"He asked me to come and teach at the school," said Warren. "He said 'Give it a try, you might like it'."
He liked it so well that he ended up teaching at the college for a total of 43 and a half years with the exception of teaching two years at Carbon High (before the college and the high school were divided in 1959). He also spent a year teaching as an assistant professor at the University of Utah and another year at the University of Arizona.
While teaching became his love, his passion became forensics. A forensics standout when he was in high school himself, Warren, as the coach, took Carbon High to 12th, sixth and finally a third place finish in the state at a time when all the high schools in the state competed with each other regardless of size.
In 1961 Warren began coaching debate at Carbon College. He worked on building the program and by 1966 the team found themselves ranked sixth in the nation in the junior college rankings. By 1968 they had moved up to third. One of the best teams in the west, they were successful against national competition in dozens of debate meets around the country.
But beyond the junior college ranks they often competed against the big boys, meaning universities from the Ivy League to the west coast. Often when they won in tournaments where four years schools competed along with junior colleges they would place first in junior college bracket and place third in the four year school category.
It was at that time that the schools trophies began to multiply faster than the school could build trophy cases for them. In 1967 the team won 54 championship and individual trophies for the year, a record no one thought would ever be topped. But that record was broken many times after that. In 1992, for instance, the schools forensics team won 272 trophies and the next year 273.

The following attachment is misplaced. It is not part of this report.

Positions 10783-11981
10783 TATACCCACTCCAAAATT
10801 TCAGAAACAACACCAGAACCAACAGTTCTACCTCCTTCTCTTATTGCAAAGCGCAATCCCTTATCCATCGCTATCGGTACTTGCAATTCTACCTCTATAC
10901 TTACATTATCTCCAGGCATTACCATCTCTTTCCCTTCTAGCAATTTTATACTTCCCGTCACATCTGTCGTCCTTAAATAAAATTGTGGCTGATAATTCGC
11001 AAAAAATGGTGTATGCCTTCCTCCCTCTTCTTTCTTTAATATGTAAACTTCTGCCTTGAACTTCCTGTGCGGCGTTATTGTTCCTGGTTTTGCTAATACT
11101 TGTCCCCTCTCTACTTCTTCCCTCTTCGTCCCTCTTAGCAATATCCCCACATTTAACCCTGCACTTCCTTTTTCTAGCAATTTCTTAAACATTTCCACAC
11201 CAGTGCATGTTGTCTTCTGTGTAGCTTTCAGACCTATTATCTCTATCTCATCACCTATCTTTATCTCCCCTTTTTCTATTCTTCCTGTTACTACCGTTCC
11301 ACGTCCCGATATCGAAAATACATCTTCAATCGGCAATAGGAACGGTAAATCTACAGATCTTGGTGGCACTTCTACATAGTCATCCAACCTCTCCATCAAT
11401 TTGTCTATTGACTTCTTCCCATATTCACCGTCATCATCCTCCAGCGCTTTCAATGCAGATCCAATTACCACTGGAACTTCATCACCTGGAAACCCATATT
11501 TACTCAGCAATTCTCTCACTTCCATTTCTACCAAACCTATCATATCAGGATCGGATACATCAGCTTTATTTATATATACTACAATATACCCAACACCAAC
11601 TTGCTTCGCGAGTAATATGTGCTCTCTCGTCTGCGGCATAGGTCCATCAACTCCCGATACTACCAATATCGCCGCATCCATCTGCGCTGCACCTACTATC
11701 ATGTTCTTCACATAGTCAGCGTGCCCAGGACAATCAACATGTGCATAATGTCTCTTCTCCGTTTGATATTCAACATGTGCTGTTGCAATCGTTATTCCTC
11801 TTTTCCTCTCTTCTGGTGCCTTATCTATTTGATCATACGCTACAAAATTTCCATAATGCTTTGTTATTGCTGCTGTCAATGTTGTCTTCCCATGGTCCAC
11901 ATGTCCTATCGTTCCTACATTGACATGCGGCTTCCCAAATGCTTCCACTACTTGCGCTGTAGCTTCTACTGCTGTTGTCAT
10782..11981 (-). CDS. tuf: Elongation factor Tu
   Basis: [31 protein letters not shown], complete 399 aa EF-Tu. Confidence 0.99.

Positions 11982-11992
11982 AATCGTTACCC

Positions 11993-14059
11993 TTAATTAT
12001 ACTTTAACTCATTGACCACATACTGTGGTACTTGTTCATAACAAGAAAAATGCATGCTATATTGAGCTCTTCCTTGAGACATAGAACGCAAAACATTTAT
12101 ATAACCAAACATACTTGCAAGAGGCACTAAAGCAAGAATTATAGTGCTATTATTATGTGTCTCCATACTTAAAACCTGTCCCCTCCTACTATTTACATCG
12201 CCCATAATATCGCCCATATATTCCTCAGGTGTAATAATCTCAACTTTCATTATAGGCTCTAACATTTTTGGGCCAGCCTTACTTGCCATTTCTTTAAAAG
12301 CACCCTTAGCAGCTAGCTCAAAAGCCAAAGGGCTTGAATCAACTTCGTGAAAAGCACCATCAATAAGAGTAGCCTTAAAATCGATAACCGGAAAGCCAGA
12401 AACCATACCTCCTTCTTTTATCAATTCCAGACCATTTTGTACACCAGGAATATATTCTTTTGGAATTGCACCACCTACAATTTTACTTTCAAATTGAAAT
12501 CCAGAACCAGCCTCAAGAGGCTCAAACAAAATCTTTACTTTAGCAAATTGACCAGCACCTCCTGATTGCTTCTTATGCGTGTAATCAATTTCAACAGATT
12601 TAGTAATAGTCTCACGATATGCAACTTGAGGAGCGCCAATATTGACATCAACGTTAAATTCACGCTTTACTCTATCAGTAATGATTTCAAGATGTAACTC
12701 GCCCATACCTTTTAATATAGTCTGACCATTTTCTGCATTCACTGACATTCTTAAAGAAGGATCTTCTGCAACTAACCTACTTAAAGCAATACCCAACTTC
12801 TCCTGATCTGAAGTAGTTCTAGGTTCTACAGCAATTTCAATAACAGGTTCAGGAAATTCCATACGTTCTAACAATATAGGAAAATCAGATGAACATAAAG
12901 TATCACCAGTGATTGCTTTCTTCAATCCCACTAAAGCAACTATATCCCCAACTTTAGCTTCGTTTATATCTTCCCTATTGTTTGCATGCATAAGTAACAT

"It got to the point where there was no where to put the honors the students had won," said Warren. "As I discussed it with administration they suggested that from that point on we give the individual trophies won to the students that won them and only keep the team trophies."
In the time Warren worked with the forensics department, the school won 24 first place awards, four second places and 12 third places. At one point the program was ranked the 12th best program (all schools combined) in the nation.
"I was always so pleased and proud of CEU's debate team," he stated. "When people asked me how we did it I just told them there were three things we did that made us winners. First we gave them the skills and the training to do it. Second, I expected them to win, and they knew it. Third, we always emphasized that they had to work hard to meet those expectations."
While Warren led the students it was the students themselves that did the heavy lifting and Warren knows that despite people talking about what a great forensics coach he was.
"We had a lot of fine students who worked hard," he said. Many of those students went on to successful careers in many areas of expertise.
So despite the fact the school has not had a forensics team since the late 1990s, this shrine to the program, to the students and their coaches shows a time when little CEU was a powerhouse for years in a competitive program.